While "Panda" is only a code name for Google's recent algorithmic re-engineering of search results, one has to wonder if too many Pandas are spoiling the soup? I'm sure software engineer Navneet Panda never imagined that his name would become associated with striking fear in the hearts and minds of publishing sites - when he first began the process of targeting so-called "content farms."
But unfortunately it did just that. What started with Mr. Panda soon spread, by Google's own admission to a series of changes that prompted many publishing sites to go out of business or at best cripple them to the extent they had to lay off the majority of their staff of writers.
Google's official statement from their Webmaster Central Blog
notes that "some publishers have fixated on our prior Panda algorithm change, but Panda was just one of roughly 500 search improvements we expect to roll out to search this year." More so, the notice goes on to say: "since we launched Panda, we've rolled out over a dozen additional tweaks to our ranking algorithms, and some have incorrectly assumed that changes in their rankings were related to Panda."
But whether they label them "additional tweaks" or generalize them as adjuncts to the original "Panda" amendments, Google's 500 new "search improvements" appear to hinge on 'automation' taking the superior role over human intervention.
This position is not just supposition. It is substantiated by Google themselves
: ""Our recent changes to help people find high-quality sites are entirely algorithmic and we have not taken manual action, nor will we take manual action to address particular sites. Instead, we will consider feedback from publishers and the community as we continue to refine our algorithms to improve our search quality at scale." This was their initial statement
on these changes back in February.
As a result, many quality sites were lumped together under the same "content farm" umbrella and traffic to some Web sites have decreased by 40 percent
. Others like TheTeacherscorner.net, a 13-year old site indicates their ad revenues have dropped by 50 percent even though the publishers of the site assert they receive "several million monthly pageviews and thousands of pages of original content for K-12 educators." So-called Content Farms
That one site was followed by hundreds of others that have either closed shop or reduced their workforce to skeleton crews. Google in a formal response to justify their heavy-handed "Panda" and "tweaking" tactics issued an extensive and detailed listing to provide what they call "guidance" pointers to those that don't quite understand the difference between high and low-quality sites.
The criteria is listed in its entirety here (please note the subjectivity of these guidelines - begging the question - how can opinionated questions
be converted into a mathematical equation for Google's algorithm?) :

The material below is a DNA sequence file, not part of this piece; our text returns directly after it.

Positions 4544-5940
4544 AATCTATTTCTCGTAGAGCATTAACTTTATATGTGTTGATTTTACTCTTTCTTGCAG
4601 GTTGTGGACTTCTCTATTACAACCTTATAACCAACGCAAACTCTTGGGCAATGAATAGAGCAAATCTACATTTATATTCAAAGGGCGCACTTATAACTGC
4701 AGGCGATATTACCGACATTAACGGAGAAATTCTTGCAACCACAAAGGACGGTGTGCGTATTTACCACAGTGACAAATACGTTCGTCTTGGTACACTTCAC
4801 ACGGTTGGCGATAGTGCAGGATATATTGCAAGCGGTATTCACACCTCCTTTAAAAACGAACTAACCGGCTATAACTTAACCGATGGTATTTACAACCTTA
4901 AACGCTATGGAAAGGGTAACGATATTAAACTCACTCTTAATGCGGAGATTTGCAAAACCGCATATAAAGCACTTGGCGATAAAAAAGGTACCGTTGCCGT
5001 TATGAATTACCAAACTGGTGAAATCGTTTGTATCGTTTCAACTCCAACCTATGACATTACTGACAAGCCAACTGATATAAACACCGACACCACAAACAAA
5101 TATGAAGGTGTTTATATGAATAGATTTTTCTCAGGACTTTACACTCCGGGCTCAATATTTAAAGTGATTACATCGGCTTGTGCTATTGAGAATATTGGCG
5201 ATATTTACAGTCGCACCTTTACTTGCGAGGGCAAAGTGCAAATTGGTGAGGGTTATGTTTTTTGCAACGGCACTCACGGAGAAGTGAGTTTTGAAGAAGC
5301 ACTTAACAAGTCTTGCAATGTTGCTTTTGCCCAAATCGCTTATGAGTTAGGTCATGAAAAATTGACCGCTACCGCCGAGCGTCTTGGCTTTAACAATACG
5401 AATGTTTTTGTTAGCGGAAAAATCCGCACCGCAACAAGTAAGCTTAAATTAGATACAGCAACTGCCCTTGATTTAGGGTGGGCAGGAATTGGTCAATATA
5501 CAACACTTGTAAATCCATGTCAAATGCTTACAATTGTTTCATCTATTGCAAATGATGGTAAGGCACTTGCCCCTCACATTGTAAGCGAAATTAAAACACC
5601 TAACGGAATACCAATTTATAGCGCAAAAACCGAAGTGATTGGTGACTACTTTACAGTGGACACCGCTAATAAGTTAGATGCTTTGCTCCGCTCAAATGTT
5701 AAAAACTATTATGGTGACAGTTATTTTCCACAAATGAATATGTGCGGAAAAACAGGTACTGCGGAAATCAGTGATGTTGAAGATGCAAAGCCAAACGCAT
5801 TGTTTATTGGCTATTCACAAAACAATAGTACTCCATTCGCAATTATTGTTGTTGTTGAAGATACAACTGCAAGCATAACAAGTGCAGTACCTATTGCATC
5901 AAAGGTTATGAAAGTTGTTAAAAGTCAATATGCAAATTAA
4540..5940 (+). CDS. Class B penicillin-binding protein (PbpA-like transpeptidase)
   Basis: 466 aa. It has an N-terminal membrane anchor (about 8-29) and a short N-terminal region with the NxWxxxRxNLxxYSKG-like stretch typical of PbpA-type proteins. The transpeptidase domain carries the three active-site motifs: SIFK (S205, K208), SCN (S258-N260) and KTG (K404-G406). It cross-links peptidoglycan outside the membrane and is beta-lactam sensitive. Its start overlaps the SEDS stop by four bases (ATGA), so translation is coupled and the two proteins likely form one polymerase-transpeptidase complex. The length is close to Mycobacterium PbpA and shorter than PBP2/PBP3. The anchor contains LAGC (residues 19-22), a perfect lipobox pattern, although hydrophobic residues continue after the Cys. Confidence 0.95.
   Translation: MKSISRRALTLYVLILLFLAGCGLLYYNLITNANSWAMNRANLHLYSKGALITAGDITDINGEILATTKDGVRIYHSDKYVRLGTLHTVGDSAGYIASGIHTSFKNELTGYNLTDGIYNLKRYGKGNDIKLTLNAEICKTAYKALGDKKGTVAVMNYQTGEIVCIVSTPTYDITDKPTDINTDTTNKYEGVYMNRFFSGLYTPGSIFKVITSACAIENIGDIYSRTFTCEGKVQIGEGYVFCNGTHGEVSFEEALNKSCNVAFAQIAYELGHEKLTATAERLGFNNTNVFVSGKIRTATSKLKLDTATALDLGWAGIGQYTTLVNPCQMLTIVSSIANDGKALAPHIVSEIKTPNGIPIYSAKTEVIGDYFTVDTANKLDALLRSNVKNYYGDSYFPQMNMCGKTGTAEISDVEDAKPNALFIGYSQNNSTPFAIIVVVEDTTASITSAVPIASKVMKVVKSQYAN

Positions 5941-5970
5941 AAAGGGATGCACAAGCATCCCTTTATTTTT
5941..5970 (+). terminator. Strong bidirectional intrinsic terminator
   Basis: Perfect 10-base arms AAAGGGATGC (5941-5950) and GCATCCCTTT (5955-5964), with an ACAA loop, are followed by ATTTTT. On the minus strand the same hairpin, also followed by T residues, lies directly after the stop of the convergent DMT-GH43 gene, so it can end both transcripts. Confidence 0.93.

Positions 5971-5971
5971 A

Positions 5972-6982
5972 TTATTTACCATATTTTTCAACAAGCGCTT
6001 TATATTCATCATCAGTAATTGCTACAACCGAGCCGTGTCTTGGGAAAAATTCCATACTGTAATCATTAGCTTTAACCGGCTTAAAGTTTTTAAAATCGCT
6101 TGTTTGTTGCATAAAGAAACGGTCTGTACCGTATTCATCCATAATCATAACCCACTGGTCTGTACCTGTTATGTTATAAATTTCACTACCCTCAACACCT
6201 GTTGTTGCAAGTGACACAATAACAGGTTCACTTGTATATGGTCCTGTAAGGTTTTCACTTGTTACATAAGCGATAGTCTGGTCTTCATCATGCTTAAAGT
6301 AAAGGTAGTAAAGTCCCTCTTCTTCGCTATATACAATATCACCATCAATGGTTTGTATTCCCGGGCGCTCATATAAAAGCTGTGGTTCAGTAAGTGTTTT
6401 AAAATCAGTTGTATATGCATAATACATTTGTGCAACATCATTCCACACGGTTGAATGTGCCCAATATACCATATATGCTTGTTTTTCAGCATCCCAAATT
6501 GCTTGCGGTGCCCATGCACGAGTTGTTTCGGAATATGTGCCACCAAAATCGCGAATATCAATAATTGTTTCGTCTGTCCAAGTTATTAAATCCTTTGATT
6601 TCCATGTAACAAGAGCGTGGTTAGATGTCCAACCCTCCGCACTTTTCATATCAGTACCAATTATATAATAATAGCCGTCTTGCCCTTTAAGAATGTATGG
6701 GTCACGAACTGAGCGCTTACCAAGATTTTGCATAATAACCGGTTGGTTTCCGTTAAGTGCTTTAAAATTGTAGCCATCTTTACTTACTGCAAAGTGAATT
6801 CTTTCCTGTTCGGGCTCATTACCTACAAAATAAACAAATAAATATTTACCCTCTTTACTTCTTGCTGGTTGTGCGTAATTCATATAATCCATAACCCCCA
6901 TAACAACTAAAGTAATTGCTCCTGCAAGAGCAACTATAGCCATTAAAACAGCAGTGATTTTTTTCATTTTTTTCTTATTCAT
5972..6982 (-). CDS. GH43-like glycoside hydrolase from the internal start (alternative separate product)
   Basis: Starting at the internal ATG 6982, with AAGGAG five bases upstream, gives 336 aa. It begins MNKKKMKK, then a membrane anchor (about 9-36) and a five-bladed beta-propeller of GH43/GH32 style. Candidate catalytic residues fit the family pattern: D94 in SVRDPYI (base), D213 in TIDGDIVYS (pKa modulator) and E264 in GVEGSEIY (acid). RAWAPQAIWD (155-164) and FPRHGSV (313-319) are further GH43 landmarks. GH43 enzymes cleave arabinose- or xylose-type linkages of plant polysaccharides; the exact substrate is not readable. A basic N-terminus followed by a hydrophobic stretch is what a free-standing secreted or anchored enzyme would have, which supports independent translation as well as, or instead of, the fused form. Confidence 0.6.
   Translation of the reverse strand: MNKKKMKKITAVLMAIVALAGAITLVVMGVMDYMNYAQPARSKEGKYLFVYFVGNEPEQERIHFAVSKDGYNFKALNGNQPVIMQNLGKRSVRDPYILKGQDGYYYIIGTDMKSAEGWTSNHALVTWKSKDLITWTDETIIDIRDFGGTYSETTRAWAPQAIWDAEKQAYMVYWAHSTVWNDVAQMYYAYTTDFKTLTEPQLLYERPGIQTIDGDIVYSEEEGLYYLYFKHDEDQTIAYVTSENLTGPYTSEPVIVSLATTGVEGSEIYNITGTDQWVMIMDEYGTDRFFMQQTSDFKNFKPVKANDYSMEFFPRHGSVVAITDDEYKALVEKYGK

- Would you trust the information presented in this article?
- Is this article written by an expert or enthusiast who knows the topic well, or is it more shallow in nature?
- Does the site have duplicate, overlapping, or redundant articles on the same or similar topics with slightly different keyword variations?
- Would you be comfortable giving your credit card information to this site?
- Does this article have spelling, stylistic, or factual errors?
- Are the topics driven by genuine interests of readers of the site, or does the site generate content by attempting to guess what might rank well in search engines?
- Does the article provide original content or information, original reporting, original research, or original analysis?
- Does the page provide substantial value when compared to other pages in search results?
- How much quality control is done on content?
- Does the article describe both sides of a story?
- Is the site a recognized authority on its topic?
- Is the content mass-produced by or outsourced to a large number of creators, or spread across a large network of sites, so that individual pages or sites don’t get as much attention or care?
- Was the article edited well, or does it appear sloppy or hastily produced?
- For a health related query, would you trust information from this site?
- Would you recognize this site as an authoritative source when mentioned by name?
- Does this article provide a complete or comprehensive description of the topic?
- Does this article contain insightful analysis or interesting information that is beyond obvious?
- Is this the sort of page you’d want to bookmark, share with a friend, or recommend?
- Does this article have an excessive amount of ads that distract from or interfere with the main content?
- Would you expect to see this article in a printed magazine, encyclopedia or book?
- Are the articles short, unsubstantial, or otherwise lacking in helpful specifics?
- Are the pages produced with great care and attention to detail vs. less attention to detail?
- Would users complain when they see pages from this site?
Now, I would like to hear from publishing sites that exemplify some of the positive characteristics noted here, but were still affected by Google's recent Algo shake-up? Please let us know if you attempted or tried to appeal your case to Google and whether or not you were successful or ignored?
It's odd when you think about it. Pandas are an endangered species in the real-world and are dying out mainly due to 'habitat loss
.' Ironically, the Internet appears to be one ecosystem where they continue to thrive, no matter what name Google chooses to call them.
For more on Google's Algorithm evolution over the years, check out my previous posts on this topic: